Over the last few years, the demonstration of bene®cial effects of leukotriene receptor antagonists in various forms of asthma has renewed clinical and pharmacologic interest in this class of lipid mediators. Several studies demonstrated an increased biosynthesis of cysteinyl leukotrienes (CysLT) in asthmatic patients. However, the reasons for the dysregulated production of CysLTs in asthmatic patients are not completely de®ned. An improved method of lipid mediator detection and the availability of cells isolated from human airways (by bronchoalveolar lavage [BAL] and bronchial biopsies) have allowed initial studies to address this issue. Eosinophils retrieved from in¯amed airways of asthmatics have a larger arachidonic acid (AA) content than their blood counterpart. The high level of AA in these cells is primarily due to a remodeling of endogenous arachidonate pools with the accumulation of this fatty acid in a triglyceride-associated pool. In addition, elevated levels of a secretory form of phospholipase A2, the key enzyme initiating the cascade of CysLTs, are found in the BAL of asthmatics. Finally, eosinophils isolated from the BAL of asthmatics have an increased expression of LTC4 synthase. The level of expression of this enzyme correlates with the increased amount of CysLTs produced in the airways of these patients. Taken together, these data identify at least two possible mechanisms to explain the excessive CysLT production in asthmatics: 1) an increased content of AA in the glycerolipid pools of in¯ammatory cells 2) an enhanced activity of key biosynthetic enzymes involved in CysLT synthesis.

Arachidonic acid metabolism in inflammatory cells of patients with bronchial asthma

Calabrese C;Mazzarella G
2000

Abstract

Over the last few years, the demonstration of bene®cial effects of leukotriene receptor antagonists in various forms of asthma has renewed clinical and pharmacologic interest in this class of lipid mediators. Several studies demonstrated an increased biosynthesis of cysteinyl leukotrienes (CysLT) in asthmatic patients. However, the reasons for the dysregulated production of CysLTs in asthmatic patients are not completely de®ned. An improved method of lipid mediator detection and the availability of cells isolated from human airways (by bronchoalveolar lavage [BAL] and bronchial biopsies) have allowed initial studies to address this issue. Eosinophils retrieved from in¯amed airways of asthmatics have a larger arachidonic acid (AA) content than their blood counterpart. The high level of AA in these cells is primarily due to a remodeling of endogenous arachidonate pools with the accumulation of this fatty acid in a triglyceride-associated pool. In addition, elevated levels of a secretory form of phospholipase A2, the key enzyme initiating the cascade of CysLTs, are found in the BAL of asthmatics. Finally, eosinophils isolated from the BAL of asthmatics have an increased expression of LTC4 synthase. The level of expression of this enzyme correlates with the increased amount of CysLTs produced in the airways of these patients. Taken together, these data identify at least two possible mechanisms to explain the excessive CysLT production in asthmatics: 1) an increased content of AA in the glycerolipid pools of in¯ammatory cells 2) an enhanced activity of key biosynthetic enzymes involved in CysLT synthesis.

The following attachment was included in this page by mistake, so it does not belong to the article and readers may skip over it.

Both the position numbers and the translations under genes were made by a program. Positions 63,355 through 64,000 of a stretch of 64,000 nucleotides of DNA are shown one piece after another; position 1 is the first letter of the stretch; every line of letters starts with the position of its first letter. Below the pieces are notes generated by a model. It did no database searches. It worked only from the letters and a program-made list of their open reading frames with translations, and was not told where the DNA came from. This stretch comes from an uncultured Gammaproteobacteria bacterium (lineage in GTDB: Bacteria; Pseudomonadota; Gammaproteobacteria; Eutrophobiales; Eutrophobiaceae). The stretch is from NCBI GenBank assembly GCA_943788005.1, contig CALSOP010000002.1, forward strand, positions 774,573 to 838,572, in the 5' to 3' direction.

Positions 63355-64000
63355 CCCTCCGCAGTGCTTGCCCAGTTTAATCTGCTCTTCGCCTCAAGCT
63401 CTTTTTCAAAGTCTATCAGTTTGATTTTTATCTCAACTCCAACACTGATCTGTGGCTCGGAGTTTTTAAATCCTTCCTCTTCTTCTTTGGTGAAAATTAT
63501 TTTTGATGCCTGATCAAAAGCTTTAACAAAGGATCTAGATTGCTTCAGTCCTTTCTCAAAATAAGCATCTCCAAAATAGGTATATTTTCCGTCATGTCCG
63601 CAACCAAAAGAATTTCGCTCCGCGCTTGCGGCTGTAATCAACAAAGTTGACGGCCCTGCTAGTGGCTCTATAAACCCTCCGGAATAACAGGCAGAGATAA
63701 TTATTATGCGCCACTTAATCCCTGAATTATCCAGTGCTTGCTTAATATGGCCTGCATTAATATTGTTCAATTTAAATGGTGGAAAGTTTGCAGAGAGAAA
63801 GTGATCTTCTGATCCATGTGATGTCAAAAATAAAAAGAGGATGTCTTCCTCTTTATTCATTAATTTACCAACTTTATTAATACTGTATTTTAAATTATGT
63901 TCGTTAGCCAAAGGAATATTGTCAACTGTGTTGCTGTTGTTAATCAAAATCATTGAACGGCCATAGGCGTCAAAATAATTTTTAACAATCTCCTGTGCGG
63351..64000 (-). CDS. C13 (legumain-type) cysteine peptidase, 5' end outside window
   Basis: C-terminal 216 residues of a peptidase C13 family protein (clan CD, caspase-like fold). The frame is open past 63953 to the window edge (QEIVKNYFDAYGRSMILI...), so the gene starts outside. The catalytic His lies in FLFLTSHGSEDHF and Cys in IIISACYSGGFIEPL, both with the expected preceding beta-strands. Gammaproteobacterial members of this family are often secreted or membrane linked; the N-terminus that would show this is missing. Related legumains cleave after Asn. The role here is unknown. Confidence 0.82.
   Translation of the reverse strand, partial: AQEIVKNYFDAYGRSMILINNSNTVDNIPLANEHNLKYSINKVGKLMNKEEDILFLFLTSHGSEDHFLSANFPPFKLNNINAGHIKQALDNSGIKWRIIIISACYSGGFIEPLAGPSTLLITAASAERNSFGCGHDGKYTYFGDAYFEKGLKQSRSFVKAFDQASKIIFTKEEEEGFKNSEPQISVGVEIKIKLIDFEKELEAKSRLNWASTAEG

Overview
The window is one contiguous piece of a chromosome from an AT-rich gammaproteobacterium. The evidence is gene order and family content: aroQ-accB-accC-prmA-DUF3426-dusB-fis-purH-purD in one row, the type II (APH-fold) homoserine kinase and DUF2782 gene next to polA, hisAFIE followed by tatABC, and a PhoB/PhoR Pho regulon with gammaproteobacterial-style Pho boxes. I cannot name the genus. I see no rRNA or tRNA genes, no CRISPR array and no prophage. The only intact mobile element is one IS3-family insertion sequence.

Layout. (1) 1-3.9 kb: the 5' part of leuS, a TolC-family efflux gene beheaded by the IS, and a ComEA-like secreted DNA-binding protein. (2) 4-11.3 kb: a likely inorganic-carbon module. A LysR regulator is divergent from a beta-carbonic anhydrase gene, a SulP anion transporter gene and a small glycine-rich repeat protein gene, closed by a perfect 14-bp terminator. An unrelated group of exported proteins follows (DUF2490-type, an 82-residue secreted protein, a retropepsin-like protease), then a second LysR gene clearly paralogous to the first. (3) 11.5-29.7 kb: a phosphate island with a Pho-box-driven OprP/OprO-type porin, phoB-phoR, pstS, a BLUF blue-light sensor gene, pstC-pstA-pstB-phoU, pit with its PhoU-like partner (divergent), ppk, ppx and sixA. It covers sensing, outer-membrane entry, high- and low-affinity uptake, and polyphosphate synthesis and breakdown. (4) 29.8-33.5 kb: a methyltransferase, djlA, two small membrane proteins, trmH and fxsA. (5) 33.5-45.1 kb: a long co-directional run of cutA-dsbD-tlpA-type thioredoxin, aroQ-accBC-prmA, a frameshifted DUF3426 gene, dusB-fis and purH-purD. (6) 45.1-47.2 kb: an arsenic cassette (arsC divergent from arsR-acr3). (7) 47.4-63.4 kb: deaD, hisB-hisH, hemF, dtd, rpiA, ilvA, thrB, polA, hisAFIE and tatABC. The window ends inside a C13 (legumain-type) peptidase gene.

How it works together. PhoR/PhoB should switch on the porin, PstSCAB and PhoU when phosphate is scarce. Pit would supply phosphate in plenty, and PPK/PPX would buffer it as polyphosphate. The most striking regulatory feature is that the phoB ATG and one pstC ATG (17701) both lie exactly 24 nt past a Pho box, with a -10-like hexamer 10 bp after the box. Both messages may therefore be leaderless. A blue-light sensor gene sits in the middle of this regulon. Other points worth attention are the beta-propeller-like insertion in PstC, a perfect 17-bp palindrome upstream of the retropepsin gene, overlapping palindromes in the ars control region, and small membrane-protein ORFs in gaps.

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Utilizza questo identificativo per citare o creare un link a questo documento: https://hdl.handle.net/11591/227293
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